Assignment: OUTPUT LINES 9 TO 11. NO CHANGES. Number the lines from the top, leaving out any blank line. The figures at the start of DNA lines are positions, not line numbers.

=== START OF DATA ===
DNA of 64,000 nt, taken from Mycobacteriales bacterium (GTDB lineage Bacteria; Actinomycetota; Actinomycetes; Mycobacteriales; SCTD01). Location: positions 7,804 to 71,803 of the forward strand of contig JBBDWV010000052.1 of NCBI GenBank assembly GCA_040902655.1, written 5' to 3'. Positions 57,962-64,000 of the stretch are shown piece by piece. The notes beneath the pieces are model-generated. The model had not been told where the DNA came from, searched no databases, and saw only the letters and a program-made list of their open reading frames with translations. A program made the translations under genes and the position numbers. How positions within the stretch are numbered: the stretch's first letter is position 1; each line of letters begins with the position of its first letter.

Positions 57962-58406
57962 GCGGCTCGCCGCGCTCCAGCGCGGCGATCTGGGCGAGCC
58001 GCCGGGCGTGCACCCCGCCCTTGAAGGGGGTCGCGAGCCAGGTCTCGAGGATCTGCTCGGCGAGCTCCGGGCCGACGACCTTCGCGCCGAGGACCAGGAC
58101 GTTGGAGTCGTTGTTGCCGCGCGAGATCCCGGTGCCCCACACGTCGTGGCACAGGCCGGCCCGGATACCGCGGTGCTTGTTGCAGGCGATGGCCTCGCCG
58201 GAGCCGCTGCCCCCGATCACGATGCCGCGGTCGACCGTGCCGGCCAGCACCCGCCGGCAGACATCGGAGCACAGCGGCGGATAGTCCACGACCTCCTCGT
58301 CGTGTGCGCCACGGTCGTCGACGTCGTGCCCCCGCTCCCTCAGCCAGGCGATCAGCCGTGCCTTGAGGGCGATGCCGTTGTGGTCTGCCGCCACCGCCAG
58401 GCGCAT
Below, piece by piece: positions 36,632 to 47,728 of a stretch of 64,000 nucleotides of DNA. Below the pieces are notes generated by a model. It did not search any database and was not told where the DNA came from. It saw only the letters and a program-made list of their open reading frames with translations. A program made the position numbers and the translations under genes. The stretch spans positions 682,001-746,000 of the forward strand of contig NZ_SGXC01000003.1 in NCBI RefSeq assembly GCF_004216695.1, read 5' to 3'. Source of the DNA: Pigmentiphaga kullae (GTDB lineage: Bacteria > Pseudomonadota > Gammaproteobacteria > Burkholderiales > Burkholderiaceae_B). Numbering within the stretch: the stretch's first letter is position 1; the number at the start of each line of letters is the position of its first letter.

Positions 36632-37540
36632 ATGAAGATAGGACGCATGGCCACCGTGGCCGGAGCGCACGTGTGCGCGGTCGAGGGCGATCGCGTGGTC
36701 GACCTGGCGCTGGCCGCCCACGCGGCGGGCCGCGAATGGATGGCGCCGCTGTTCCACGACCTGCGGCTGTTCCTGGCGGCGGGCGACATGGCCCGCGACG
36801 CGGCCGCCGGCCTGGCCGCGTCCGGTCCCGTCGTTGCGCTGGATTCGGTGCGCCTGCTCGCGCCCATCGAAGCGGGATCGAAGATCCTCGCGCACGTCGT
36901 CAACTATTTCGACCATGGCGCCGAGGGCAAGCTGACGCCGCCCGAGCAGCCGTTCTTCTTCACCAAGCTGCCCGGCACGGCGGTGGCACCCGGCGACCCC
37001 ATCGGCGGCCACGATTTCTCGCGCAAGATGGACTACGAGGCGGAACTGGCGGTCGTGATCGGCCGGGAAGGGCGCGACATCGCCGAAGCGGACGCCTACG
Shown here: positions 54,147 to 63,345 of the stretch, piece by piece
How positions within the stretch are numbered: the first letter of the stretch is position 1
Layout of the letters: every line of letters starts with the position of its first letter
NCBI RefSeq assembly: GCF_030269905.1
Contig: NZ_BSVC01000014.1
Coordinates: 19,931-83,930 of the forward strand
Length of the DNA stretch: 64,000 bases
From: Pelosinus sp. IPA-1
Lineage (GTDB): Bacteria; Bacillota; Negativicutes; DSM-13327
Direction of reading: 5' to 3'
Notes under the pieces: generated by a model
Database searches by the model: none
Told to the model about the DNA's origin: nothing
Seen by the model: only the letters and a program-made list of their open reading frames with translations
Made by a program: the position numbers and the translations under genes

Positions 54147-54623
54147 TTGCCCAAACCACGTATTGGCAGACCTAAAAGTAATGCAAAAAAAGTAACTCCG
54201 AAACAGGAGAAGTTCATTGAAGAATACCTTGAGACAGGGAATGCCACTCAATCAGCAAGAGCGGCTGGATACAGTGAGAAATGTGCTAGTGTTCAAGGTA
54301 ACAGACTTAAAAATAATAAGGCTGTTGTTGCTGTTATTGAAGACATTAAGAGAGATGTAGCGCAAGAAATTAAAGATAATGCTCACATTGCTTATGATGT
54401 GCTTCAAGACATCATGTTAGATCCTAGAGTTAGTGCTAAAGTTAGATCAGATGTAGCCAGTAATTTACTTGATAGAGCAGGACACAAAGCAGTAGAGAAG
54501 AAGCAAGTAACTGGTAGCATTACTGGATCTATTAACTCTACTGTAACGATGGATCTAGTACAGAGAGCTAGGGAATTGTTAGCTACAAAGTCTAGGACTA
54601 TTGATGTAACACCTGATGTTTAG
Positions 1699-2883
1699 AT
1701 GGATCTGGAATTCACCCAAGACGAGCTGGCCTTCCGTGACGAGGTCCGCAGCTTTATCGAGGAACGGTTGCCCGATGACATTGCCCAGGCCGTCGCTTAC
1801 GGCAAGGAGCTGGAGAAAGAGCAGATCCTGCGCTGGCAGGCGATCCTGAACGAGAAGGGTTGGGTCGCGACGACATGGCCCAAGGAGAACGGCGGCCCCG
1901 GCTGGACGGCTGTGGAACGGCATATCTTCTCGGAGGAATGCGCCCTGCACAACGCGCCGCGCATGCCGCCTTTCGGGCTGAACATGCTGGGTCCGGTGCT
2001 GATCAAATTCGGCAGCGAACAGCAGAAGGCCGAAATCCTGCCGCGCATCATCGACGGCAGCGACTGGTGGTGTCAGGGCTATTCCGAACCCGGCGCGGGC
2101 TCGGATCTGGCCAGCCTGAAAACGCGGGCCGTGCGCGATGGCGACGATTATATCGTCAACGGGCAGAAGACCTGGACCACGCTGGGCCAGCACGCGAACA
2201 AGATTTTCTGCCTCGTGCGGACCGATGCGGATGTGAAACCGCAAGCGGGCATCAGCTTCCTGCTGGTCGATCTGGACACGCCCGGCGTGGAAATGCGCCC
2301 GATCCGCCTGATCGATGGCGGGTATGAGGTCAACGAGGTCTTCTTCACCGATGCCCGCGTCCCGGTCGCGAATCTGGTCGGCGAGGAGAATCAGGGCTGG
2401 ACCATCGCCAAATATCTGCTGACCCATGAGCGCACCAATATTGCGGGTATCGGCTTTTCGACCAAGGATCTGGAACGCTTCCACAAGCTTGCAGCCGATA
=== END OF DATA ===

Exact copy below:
Below, piece by piece: positions 36,632 to 47,728 of a stretch of 64,000 nucleotides of DNA. Below the pieces are notes generated by a model. It did not search any database and was not told where the DNA came from. It saw only the letters and a program-made list of their open reading frames with translations. A program made the position numbers and the translations under genes. The stretch spans positions 682,001-746,000 of the forward strand of contig NZ_SGXC01000003.1 in NCBI RefSeq assembly GCF_004216695.1, read 5' to 3'. Source of the DNA: Pigmentiphaga kullae (GTDB lineage: Bacteria > Pseudomonadota > Gammaproteobacteria > Burkholderiales > Burkholderiaceae_B). Numbering within the stretch: the stretch's first letter is position 1; the number at the start of each line of letters is the position of its first letter.

Positions 36632-37540
36632 ATGAAGATAGGACGCATGGCCACCGTGGCCGGAGCGCACGTGTGCGCGGTCGAGGGCGATCGCGTGGTC